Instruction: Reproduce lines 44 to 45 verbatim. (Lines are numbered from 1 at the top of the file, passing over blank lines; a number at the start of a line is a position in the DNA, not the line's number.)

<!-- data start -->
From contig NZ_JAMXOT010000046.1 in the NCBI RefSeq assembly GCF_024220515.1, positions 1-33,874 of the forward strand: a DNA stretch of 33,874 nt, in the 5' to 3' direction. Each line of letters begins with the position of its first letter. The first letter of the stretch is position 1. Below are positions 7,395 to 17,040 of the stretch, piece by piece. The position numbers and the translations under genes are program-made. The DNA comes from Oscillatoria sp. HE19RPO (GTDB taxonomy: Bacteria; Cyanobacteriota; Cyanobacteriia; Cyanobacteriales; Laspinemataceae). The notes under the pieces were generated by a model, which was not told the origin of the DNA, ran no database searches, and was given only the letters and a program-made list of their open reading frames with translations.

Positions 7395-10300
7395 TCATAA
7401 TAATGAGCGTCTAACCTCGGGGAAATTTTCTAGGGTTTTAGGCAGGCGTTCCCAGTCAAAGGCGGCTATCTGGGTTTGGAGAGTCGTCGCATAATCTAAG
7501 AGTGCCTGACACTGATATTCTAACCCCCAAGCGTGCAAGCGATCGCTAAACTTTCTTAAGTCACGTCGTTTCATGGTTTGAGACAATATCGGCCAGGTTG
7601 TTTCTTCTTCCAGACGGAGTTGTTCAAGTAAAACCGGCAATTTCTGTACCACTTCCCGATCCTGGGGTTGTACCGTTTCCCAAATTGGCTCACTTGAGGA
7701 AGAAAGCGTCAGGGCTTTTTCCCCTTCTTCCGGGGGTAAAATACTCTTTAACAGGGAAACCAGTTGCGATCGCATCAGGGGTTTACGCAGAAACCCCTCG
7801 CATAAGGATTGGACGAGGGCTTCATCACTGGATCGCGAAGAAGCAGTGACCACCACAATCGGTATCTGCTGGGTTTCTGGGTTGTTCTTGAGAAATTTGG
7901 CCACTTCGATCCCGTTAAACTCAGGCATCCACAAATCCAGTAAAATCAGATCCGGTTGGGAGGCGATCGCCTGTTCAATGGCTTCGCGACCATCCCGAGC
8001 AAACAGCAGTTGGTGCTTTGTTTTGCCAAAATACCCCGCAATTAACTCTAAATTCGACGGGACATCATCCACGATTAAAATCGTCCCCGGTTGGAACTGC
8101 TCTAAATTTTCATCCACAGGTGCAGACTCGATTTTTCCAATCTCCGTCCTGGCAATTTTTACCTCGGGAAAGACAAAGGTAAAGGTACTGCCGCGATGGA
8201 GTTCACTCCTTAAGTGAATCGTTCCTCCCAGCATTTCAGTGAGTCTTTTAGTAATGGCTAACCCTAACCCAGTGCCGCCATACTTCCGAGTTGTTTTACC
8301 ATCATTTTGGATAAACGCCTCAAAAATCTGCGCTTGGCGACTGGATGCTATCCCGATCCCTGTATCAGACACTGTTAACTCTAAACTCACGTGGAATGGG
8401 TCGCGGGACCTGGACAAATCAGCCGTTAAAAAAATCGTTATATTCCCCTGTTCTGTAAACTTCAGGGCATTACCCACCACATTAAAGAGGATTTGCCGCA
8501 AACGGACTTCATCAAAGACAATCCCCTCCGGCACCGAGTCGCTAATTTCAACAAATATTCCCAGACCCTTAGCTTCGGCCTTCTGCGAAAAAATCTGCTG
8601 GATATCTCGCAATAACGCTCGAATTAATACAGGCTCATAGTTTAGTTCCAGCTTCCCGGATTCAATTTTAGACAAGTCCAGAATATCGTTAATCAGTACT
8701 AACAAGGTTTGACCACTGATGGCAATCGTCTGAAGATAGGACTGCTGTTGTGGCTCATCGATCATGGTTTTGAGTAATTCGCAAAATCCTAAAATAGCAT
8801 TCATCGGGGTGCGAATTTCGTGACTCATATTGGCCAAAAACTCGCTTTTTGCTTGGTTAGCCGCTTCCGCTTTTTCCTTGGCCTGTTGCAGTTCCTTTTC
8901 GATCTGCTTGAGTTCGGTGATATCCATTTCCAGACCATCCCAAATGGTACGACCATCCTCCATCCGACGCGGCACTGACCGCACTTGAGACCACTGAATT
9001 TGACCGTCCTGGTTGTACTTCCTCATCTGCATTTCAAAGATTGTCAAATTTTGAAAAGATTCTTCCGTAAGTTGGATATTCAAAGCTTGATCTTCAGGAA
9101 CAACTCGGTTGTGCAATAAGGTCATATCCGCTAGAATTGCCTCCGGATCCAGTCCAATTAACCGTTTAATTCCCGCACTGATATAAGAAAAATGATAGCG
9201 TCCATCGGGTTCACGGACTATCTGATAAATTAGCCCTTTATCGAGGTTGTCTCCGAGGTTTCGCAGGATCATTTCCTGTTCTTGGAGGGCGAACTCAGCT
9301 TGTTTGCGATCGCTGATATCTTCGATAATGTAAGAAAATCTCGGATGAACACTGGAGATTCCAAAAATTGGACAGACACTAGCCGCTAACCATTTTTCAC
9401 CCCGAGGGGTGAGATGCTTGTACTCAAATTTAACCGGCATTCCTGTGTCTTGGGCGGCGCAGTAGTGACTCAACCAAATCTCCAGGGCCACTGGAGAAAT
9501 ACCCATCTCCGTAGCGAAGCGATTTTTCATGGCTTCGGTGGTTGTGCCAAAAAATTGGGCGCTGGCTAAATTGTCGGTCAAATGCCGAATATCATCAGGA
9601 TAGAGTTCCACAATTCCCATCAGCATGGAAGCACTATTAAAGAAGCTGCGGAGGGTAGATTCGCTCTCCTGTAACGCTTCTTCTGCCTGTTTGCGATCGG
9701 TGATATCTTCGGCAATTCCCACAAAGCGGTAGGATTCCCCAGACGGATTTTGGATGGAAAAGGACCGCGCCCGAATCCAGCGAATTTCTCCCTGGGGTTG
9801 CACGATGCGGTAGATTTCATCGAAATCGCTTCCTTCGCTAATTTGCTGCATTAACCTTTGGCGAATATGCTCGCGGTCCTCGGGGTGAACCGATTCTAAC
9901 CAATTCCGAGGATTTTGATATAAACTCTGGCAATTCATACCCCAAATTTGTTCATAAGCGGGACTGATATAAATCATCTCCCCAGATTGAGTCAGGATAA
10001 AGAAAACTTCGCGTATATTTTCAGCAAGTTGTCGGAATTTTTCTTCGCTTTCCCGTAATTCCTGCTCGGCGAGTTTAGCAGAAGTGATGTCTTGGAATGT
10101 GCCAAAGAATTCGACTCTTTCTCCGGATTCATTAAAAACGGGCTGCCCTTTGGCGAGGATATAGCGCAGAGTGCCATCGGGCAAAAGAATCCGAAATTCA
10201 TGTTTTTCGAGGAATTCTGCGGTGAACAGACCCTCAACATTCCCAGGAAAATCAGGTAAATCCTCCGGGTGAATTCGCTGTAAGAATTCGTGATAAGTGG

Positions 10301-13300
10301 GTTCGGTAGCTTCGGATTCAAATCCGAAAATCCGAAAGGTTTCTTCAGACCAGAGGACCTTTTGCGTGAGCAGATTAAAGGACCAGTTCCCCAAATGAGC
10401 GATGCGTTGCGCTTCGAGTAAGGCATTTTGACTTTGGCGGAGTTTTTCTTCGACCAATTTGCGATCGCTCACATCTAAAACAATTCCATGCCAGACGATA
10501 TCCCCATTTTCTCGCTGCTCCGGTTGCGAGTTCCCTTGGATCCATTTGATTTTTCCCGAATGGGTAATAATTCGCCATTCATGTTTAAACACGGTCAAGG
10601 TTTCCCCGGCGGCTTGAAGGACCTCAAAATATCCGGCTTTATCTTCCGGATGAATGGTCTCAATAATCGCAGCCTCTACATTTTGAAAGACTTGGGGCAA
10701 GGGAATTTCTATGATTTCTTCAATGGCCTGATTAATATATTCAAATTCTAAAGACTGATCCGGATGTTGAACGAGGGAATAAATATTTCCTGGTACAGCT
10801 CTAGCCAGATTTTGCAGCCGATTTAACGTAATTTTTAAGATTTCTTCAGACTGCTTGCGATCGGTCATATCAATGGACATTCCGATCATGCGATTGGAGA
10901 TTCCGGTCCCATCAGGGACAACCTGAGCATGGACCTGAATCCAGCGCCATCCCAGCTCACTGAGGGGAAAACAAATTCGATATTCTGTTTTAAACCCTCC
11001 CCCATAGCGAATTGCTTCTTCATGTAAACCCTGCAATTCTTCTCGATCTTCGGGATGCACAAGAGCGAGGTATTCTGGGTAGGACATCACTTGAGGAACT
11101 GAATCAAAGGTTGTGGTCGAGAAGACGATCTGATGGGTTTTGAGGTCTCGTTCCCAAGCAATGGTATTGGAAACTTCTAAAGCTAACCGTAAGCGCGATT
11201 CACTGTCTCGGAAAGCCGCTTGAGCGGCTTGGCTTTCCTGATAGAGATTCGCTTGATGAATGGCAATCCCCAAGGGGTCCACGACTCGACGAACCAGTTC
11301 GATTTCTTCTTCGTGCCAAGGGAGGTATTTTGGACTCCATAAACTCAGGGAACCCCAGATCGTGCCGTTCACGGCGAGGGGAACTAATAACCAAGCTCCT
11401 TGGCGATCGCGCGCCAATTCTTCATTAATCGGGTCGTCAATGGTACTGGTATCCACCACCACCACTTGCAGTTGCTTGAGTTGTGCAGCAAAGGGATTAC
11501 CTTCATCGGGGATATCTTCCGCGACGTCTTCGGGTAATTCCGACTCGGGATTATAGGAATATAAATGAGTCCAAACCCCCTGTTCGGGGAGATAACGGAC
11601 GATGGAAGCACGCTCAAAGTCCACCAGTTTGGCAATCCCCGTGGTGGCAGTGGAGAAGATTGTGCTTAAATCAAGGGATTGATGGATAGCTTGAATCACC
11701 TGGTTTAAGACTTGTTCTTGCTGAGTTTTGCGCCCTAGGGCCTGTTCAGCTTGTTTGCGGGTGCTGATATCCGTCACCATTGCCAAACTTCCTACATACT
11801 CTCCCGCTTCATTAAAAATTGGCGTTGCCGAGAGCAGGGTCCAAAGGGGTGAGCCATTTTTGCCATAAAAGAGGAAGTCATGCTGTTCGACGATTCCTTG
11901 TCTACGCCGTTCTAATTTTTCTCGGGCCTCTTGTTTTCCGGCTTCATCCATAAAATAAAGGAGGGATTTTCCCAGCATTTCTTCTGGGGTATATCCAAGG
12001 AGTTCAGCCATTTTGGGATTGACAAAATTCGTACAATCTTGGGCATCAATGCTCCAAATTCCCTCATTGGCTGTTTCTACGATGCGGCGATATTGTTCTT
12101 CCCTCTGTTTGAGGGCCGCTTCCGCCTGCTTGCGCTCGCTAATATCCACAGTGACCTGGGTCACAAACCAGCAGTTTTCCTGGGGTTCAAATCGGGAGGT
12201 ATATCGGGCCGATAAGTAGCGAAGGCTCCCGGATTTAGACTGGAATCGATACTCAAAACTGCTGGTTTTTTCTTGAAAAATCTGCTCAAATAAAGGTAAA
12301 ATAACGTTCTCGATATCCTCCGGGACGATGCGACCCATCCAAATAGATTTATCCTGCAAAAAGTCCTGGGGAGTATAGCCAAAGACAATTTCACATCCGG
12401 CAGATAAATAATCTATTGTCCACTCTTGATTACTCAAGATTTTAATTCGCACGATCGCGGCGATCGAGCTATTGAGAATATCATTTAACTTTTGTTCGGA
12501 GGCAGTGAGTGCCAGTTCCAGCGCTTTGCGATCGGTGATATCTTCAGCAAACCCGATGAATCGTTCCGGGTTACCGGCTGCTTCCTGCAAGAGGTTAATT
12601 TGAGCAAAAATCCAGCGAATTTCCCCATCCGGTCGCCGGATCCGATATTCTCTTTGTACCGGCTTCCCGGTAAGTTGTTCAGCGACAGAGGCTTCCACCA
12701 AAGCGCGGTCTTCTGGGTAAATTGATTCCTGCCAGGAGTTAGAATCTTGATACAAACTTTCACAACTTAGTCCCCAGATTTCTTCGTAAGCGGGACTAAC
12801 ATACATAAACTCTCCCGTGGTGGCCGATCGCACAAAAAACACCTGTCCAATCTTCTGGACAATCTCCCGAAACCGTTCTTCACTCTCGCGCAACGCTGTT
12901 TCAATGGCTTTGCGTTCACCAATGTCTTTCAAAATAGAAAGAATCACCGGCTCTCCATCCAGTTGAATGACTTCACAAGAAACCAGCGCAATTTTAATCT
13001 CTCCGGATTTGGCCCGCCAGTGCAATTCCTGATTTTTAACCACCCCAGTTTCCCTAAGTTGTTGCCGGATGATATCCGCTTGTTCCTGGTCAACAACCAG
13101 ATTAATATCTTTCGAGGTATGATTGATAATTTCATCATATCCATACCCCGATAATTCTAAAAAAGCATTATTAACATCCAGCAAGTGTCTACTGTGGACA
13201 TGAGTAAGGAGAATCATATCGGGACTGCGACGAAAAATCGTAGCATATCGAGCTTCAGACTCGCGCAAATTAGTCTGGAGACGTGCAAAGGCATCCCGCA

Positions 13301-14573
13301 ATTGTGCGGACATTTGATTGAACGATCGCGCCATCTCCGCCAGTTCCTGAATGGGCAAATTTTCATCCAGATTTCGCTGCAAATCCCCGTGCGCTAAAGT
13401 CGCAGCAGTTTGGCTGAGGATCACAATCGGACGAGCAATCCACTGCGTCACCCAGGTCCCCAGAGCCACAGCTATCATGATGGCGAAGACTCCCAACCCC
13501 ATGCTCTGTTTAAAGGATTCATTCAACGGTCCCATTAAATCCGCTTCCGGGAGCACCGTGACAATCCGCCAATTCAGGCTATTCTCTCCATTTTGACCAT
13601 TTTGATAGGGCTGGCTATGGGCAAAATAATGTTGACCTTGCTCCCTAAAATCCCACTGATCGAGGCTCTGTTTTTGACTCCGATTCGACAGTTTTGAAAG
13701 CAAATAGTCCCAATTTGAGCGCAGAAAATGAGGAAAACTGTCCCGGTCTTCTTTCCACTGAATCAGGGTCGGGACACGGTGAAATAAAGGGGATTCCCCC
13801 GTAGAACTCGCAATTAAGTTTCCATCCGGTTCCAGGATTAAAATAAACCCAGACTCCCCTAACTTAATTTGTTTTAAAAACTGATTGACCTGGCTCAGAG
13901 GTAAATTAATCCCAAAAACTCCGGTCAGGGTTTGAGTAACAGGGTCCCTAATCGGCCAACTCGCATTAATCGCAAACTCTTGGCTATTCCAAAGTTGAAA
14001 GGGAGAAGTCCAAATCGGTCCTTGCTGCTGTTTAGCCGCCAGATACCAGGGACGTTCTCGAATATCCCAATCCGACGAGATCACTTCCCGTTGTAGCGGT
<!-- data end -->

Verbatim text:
11301 GATTTCTTCTTCGTGCCAAGGGAGGTATTTTGGACTCCATAAACTCAGGGAACCCCAGATCGTGCCGTTCACGGCGAGGGGAACTAATAACCAAGCTCCT
11401 TGGCGATCGCGCGCCAATTCTTCATTAATCGGGTCGTCAATGGTACTGGTATCCACCACCACCACTTGCAGTTGCTTGAGTTGTGCAGCAAAGGGATTAC